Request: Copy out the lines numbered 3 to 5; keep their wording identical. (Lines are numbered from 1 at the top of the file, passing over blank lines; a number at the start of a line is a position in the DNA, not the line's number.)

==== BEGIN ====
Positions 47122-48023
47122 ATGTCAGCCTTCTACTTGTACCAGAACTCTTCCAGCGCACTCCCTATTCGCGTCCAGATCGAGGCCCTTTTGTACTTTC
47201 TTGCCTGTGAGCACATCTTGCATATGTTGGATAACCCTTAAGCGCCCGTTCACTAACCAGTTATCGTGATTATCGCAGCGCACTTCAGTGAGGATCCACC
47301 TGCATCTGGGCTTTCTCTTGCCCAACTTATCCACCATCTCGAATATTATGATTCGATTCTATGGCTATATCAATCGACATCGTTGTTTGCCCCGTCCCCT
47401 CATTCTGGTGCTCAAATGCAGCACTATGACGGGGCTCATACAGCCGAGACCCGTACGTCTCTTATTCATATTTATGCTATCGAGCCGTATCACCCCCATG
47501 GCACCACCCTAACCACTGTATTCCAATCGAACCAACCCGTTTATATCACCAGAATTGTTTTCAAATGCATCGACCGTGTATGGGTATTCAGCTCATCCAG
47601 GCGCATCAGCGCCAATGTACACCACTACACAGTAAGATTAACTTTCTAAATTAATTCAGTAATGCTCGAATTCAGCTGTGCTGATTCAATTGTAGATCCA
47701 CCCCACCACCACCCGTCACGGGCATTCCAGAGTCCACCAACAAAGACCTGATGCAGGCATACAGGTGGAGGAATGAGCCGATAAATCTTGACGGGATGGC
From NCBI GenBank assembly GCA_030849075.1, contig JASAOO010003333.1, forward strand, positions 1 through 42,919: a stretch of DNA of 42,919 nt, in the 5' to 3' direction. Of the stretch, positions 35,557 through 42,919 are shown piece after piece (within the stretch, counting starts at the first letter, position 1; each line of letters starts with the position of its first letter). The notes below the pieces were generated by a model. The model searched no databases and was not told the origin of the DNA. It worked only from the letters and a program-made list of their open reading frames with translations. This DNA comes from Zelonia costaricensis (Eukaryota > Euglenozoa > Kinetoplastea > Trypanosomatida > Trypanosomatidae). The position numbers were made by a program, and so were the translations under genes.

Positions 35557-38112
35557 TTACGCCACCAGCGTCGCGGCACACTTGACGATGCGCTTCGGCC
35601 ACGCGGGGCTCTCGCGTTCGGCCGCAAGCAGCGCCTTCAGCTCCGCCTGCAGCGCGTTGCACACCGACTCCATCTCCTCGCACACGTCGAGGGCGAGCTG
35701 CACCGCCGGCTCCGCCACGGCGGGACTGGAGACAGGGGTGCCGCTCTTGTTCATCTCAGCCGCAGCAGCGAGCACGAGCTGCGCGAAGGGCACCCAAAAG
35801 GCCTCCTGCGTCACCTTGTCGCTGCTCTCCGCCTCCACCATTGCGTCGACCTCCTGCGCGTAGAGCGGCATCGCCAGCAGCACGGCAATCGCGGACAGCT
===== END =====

47201 TTGCCTGTGAGCACATCTTGCATATGTTGGATAACCCTTAAGCGCCCGTTCACTAACCAGTTATCGTGATTATCGCAGCGCACTTCAGTGAGGATCCACC
47301 TGCATCTGGGCTTTCTCTTGCCCAACTTATCCACCATCTCGAATATTATGATTCGATTCTATGGCTATATCAATCGACATCGTTGTTTGCCCCGTCCCCT
47401 CATTCTGGTGCTCAAATGCAGCACTATGACGGGGCTCATACAGCCGAGACCCGTACGTCTCTTATTCATATTTATGCTATCGAGCCGTATCACCCCCATG